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Terra Wonder

Terra Wonder

Part of the CERES Fair Food newlsetter series, words by Chris Ennis.


Lately CERES has felt a bit like a ghost town.  But today people are emerging and are enjoying the autumn sunshine along with the chickens scratching for bugs.

In Honey Lane passing walkers stare up at the new tram-sized mechanical millipede that now dominates the hill.

Rearing up with steam punk robotic arms it feels like it could crash through the casuarinas and devour the old train carriage below.

I’ve come down with my eldest son to see how the new Terra Wonder playspace is going and also to have a sneaky play. 

Spinning an auger attached to the millipede’s antenna my boy disappears up through yawning jaws, runs the length of the body and slides out the mighty beast’s recycled tyre anus with an, “Oooooooh, that feels disgusting!”

This awesome insect vision has been conjured into life by artist, Steve Mushin, creative director, Nick Curmi, and a team of CERES builders and welders.

Work-shopped with a group of local kids the space is a learning in itself.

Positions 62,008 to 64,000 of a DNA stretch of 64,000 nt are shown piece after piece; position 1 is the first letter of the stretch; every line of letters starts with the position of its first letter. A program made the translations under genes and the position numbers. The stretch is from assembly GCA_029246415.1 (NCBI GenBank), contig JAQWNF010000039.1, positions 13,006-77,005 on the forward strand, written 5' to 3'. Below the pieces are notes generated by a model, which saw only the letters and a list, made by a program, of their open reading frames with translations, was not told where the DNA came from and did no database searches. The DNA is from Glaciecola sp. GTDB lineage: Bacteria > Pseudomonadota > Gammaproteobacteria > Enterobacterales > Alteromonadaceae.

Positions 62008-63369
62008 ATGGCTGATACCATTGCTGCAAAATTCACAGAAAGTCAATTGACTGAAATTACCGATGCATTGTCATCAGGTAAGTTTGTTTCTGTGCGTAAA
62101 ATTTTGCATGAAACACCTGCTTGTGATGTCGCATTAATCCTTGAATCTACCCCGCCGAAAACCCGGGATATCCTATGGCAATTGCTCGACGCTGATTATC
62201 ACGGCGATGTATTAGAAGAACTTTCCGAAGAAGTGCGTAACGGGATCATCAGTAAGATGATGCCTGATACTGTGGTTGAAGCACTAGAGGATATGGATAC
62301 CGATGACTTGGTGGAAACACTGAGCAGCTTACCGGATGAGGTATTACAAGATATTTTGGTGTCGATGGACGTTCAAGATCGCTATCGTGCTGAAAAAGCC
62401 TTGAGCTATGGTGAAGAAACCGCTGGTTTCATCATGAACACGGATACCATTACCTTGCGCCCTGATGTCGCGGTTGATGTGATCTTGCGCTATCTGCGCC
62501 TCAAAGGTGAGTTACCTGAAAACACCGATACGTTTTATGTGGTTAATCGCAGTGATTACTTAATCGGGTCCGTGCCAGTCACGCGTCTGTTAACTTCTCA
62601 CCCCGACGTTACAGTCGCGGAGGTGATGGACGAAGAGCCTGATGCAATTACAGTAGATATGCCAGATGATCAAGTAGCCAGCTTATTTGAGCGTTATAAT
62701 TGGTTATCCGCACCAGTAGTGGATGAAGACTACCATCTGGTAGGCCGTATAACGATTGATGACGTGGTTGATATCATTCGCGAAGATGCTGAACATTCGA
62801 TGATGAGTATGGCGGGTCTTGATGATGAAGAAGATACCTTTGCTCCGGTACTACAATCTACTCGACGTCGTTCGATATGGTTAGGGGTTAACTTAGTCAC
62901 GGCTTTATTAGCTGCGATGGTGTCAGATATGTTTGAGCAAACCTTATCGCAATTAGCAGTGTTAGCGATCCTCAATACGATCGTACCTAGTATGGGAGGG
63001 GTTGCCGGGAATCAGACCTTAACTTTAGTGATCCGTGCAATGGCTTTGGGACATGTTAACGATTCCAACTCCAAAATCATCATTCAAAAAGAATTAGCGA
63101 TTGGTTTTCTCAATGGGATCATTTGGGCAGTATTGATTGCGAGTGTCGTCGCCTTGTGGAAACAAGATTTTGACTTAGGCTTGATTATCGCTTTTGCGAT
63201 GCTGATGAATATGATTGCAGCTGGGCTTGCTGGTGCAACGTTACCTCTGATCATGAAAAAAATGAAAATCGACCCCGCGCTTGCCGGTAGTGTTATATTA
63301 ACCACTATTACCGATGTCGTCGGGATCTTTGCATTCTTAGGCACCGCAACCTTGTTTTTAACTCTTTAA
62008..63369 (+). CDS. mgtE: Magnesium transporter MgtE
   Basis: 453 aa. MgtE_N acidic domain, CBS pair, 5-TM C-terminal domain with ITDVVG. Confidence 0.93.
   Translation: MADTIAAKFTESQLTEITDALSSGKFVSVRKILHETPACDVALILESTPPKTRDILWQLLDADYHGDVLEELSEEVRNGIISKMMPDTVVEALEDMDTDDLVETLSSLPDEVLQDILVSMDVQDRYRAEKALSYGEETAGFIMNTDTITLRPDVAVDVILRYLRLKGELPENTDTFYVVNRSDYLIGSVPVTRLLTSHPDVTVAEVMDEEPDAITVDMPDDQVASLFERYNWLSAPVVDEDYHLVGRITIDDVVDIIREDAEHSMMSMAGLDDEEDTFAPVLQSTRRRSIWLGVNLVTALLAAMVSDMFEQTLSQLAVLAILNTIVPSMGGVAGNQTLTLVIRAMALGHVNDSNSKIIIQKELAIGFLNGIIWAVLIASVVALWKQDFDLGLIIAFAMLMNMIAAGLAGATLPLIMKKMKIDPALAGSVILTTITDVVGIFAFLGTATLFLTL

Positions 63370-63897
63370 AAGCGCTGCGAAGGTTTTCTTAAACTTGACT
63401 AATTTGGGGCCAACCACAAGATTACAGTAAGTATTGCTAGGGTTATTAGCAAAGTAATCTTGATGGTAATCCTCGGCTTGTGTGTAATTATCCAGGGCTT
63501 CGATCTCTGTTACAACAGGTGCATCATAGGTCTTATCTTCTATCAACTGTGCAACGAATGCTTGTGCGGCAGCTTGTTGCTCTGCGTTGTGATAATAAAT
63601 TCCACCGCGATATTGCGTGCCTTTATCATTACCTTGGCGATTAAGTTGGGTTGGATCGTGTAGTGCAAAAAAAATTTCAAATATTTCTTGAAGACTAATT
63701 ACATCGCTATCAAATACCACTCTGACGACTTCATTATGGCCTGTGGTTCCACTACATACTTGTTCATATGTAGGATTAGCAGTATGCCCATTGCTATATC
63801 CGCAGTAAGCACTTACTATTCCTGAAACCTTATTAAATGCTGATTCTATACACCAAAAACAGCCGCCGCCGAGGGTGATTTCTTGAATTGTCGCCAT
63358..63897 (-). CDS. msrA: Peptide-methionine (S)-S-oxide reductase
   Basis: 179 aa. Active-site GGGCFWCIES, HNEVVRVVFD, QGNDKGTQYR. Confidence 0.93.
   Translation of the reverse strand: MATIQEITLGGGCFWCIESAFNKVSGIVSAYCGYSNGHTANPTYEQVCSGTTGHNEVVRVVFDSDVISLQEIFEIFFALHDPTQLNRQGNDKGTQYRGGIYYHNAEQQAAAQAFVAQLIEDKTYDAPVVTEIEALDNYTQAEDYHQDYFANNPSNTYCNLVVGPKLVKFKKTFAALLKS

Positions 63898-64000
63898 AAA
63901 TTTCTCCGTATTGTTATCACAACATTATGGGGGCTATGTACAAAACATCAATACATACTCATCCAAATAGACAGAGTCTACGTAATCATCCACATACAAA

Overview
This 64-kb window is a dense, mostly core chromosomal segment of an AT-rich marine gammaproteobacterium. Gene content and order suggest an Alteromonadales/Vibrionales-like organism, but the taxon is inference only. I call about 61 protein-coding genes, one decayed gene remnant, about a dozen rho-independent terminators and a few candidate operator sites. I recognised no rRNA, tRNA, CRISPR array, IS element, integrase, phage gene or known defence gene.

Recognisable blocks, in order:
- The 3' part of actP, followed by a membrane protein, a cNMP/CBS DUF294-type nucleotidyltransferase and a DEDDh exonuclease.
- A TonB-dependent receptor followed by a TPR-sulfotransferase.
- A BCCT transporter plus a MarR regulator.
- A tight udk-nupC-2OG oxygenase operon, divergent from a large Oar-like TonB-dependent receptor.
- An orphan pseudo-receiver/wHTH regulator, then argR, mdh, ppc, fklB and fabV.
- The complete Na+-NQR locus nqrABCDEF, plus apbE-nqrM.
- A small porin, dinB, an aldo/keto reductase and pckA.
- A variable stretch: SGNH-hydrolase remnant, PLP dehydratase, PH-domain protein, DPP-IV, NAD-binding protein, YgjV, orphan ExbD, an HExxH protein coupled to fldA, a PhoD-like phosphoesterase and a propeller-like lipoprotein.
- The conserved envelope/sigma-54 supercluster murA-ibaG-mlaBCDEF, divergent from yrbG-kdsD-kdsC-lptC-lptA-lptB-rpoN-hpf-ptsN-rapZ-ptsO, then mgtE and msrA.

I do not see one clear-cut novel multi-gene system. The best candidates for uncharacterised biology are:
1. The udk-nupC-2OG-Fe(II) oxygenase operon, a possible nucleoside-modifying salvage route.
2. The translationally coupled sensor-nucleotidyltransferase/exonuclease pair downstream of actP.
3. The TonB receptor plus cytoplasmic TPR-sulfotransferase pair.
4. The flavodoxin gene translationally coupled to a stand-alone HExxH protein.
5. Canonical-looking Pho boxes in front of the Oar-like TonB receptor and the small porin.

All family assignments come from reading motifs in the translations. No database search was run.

Set amongst a 500x magnified soil-food-web, Terra Wonder is a world where almost everything has been salvaged or recycled.

Resident industrial sculptor, Nick Curmi loves scrounging.  For months he’s been trawling scrap-yards around the state for old machinery to manifest Steve Mushin’s drawings.

The solid steel millipede head weighing a couple of tons was once a 150 year old steam-jacketed chocolate tempering pan from a Cadburys’ factory.

Its mechanical antennae are retired robot arms that built cars on an automotive production line.

The legs are made from massive ropes that were used to moor the Spirit of Tasmania.

Even the new macrocarpa body slats, sourced by CERES Fair Wood, are salvaged from old farm windbreaks destined for a bonfire.

During the week I get an email from Nick Curmi looking for a truck to pick up a huge excavator arm that will be used to create an arched entrance-way.

The arm is sitting in a scrap yard in Warrnambool that’s rumoured to be full of retired industrial machinery – a veritable scavenger’s El Dorado.

I imagine Curmi at his desk trembling like a prospector ridden with gold fever. 

The mechanical millipede will be the first of Terra Wonder’s elements to be completed.  

Still to come are giant fungal walkways, cocoon tree-houses, worm tunnels (made from enormous recycled steel pipes) and a rescued crane that nods to CERES’ quarry past.

Like so many of CERES’ projects before it Terra Wonder will be completed with a mixture of grants, passion and gifts from our community.

On our first weekend out of isolation it feels odd that we’re building a place designed to bring hundreds of children and parents together.

But Terra Wonder is an act of faith, a gift, for when we get through this and kids can come out and play together again.